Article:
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Proteomics

In-depth proteomic analysis of whole testis tissue from the adult rhesus macaque.


PMID 24610633

Abstract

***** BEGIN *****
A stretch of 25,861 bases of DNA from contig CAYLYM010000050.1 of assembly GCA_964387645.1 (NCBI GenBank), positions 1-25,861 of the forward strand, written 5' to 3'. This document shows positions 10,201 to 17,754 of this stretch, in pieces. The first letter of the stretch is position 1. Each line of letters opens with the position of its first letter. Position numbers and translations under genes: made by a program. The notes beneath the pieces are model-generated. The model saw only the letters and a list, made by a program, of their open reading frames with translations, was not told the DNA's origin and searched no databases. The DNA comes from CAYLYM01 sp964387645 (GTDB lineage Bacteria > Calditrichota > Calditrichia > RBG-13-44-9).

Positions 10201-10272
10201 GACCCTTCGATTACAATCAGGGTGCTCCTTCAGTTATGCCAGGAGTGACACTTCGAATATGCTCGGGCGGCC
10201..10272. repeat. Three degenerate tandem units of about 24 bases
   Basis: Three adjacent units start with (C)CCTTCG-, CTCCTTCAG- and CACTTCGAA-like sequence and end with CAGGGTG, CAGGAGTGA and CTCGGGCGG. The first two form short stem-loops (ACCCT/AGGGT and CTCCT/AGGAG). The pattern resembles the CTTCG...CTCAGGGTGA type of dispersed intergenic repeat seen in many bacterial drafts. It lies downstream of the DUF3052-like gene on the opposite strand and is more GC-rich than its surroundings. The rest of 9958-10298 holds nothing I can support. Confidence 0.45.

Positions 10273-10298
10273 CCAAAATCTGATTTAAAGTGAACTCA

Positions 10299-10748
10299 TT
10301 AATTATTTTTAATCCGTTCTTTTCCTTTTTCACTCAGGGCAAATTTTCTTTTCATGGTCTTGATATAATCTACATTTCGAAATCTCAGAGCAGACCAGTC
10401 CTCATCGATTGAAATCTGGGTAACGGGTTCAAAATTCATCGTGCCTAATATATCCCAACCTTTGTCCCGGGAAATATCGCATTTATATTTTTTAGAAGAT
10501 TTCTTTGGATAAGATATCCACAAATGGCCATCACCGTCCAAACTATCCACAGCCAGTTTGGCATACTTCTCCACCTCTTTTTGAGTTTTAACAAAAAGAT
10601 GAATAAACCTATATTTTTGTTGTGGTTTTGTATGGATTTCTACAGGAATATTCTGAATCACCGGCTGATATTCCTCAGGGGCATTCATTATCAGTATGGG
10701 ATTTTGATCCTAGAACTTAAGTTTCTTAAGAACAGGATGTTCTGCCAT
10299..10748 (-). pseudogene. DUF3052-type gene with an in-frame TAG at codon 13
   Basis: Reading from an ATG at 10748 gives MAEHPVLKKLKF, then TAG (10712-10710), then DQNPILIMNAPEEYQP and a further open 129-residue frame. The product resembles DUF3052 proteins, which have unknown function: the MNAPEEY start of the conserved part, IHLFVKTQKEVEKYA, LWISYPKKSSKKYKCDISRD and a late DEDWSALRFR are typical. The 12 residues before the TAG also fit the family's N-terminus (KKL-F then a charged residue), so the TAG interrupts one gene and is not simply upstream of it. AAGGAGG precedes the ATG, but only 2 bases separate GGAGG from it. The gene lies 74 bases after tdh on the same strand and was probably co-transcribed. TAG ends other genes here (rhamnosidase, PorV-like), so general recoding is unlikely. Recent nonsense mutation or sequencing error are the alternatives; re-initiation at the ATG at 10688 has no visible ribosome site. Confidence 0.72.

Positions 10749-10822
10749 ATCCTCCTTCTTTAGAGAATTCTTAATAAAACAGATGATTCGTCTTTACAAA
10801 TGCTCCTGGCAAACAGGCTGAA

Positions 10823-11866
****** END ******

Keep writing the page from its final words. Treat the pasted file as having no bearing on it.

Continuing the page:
The rhesus macaque is similar to humans both anatomically and physiologically as a primate, and has therefore been used extensively in medical and biological research, including reproductive physiology. Despite sequencing of the macaque genome, limited postgenomic studies have been performed to date. In studies aimed at characterizing spermatogenesis, we successfully identified 9078 macaque testis proteins corresponding to 8662 genes, using advanced MS and an optimized proteomics platform, indicative of complex protein compositions during macaque spermatogenesis. Immunohistochemistry analysis further revealed the presence of proteins from different types of testicular cells, including Sertoli cells, Leydig cells, and various stages of germ cells. Our data provide expression evidence at protein level of 3010 protein-coding genes in 8662 identified testis genes for the first time. We further identified 421 homologous genes from the proteome already known to be essential for male infertility in mouse. Comparative analysis of the proteome showed high similarity with the published human testis proteome, implying that macaque and human may use similar proteins to regulate spermatogenesis. Our in-depth analysis of macaque spermatogenesis provides a rich resource for further studies, and supports the utility of macaque as a suitable model for the study of human reproduction.